In four years, the new president might be Florida’s current Gov. Ron DeSantis. He’s an excellent campaigner. After running to the far right, when elected, DeSantis adopted a more centrist agenda that will likely ensure his re-election in two years.
DeSantis is a great campaigner, but how would he be as a president leading our country during a time of crisis? How well is Gov. DeSantis leading Florida through the coronavirus crisis?
Gov. DeSantis is doing a solid job managing the state of Florida during this coronavirus. I’d give him an A-/B+. The detailed public information the state of Florida makes available about the coronavirus might be the best of all 50 states. DeSantis would get a higher grade, but the governor occasionally is less than accurate. Here are two examples.
Gov. DeSantis made a joke that we had to be extra careful in Florida about the coronavirus because, after all, “Florida is God’s waiting room.”
The median age in America is 38. What’s your guess of the median age in Florida – 52?
If you guessed 42, you were right. We are pretty similar to most of the rest of America in age.
Florida’s metro areas are mostly younger than the 38-year-old median age of the rest of the country – Jacksonville’s median age is 34, Miami is 38, Tampa is 35, Orlando’s median age is just 33. God’s waiting room?
This often-repeated misunderstanding of Florida as God’s waiting room is unfortunate. The misperception of Florida as nothing but older people affects everyday public policy choices. As an example, many cities allowed pickleball and tennis for older folks during the coronavirus shutdown but kept outdoor playgrounds closed for young families.
The state government of Florida spends near the bottom of all 50 states on education for our young people. Georgia spends 52% of its budget on education. Florida spends only 26% of the state budget on education for our young people. That’s what happens when politicians and the public mistakenly believe Florida is God’s waiting room.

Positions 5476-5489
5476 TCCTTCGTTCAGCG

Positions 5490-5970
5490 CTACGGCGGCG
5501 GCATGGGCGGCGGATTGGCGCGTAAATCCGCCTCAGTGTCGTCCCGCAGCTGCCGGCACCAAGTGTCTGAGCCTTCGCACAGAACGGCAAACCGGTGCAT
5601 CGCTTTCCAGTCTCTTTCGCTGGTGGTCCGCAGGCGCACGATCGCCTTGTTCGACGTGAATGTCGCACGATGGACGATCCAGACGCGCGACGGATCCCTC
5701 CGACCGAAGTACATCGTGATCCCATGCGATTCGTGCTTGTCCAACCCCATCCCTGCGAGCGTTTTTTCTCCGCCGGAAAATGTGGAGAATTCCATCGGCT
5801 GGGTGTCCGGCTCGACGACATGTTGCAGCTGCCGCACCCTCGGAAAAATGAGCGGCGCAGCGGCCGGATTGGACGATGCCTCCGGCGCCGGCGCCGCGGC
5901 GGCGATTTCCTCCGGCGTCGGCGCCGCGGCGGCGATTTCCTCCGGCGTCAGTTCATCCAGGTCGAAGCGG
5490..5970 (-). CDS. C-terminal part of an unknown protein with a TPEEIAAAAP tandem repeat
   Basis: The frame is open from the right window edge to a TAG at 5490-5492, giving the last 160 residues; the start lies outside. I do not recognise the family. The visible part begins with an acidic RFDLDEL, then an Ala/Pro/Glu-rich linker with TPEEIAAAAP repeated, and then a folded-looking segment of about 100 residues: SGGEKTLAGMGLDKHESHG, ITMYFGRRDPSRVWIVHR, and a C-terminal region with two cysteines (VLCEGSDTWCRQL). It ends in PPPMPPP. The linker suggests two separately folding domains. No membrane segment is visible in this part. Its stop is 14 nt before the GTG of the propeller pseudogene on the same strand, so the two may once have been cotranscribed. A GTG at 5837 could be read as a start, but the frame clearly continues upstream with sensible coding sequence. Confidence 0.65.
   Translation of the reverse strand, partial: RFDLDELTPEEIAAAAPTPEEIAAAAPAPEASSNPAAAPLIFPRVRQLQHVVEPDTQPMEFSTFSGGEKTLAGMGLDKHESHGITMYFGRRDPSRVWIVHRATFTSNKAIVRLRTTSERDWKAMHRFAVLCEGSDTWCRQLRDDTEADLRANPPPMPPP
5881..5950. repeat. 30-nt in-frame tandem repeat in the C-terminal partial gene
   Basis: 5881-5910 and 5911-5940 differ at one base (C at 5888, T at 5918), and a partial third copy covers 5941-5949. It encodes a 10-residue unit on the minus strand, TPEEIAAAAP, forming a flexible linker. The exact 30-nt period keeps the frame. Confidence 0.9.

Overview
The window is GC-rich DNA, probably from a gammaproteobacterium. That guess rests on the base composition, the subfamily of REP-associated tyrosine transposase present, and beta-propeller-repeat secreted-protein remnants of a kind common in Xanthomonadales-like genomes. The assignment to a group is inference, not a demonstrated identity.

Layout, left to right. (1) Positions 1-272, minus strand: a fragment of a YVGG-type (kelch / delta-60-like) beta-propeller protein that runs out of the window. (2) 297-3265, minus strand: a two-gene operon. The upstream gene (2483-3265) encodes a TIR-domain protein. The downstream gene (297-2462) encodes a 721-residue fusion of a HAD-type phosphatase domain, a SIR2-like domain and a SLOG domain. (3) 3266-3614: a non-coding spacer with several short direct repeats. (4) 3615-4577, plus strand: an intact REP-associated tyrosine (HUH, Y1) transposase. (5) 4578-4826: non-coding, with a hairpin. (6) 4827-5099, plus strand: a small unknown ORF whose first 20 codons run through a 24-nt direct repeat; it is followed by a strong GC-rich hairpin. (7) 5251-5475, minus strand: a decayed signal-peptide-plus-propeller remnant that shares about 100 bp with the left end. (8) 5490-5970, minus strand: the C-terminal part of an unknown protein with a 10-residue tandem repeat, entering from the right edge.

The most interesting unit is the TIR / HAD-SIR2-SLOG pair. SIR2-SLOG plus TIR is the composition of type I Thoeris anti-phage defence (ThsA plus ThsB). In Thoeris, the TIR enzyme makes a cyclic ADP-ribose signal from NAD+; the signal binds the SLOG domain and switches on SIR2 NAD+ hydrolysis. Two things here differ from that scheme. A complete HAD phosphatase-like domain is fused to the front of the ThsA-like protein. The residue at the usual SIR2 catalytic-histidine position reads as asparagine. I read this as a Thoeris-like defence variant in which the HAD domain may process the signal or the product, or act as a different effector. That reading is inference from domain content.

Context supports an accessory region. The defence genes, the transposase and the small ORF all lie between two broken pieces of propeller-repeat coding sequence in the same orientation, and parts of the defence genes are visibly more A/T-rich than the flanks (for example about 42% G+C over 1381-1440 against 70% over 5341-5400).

The normal carnival barker atmosphere of politics should go out the window during a crisis. We need leaders who are calm, who represent all of us and who accurately describe the opportunities and challenges of the crisis.
Gov. DeSantis was bragging about how Florida had done the third most COVID-19 tests in America. Sounds impressive – except Florida has the third-largest population of any state.
Adjusted for population, Florida is well below the national average in testing for the coronavirus. We test less on a per capita basis than fellow southern states such as Mississippi, Tennessee and Kentucky.
In normal times, we enjoy the political bombast of our elected officials. Our political carnival barkers are a form of entertainment. During a crisis, such as the current coronavirus and economic free fall, public officials need to change to a lower-key approach.
Accuracy breeds trust in leadership. With the leadership in our nation’s capital a mess on both sides of the aisle, we are counting on Florida’s governor to be our trusted leader.
I believe Gov. DeSantis and any politician should be allowed the occasional exaggeration or misstatement. But to the extent our governor can be accurate and tone down the politics during this time of crisis, he will be more of the leader we trust and need.
Not just in Florida, but his résumé may one day land him in the White House.
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